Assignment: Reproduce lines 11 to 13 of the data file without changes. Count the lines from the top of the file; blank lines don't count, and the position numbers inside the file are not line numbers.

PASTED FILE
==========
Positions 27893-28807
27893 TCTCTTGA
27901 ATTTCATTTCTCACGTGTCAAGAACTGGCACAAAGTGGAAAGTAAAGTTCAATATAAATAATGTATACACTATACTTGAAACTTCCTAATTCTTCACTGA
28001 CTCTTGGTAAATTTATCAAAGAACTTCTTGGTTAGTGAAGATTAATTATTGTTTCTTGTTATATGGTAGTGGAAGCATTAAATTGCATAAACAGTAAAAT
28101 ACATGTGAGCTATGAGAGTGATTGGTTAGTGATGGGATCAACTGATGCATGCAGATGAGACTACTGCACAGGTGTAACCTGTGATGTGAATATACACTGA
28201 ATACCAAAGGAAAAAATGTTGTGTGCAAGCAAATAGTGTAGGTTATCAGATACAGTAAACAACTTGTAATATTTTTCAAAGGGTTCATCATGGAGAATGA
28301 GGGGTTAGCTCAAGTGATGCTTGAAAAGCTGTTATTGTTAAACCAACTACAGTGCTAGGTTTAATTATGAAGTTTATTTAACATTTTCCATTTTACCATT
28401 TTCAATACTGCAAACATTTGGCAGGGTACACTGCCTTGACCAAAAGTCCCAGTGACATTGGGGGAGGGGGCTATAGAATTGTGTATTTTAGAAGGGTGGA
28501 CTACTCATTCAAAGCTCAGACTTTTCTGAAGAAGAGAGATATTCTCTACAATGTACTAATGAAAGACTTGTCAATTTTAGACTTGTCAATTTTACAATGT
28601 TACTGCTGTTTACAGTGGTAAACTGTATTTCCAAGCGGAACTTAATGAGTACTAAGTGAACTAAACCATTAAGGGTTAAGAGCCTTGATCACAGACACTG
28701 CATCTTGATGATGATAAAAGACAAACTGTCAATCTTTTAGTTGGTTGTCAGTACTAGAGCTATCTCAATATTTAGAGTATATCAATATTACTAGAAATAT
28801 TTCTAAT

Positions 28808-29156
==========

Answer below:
28701 CATCTTGATGATGATAAAAGACAAACTGTCAATCTTTTAGTTGGTTGTCAGTACTAGAGCTATCTCAATATTTAGAGTATATCAATATTACTAGAAATAT
28801 TTCTAAT

Positions 28808-29156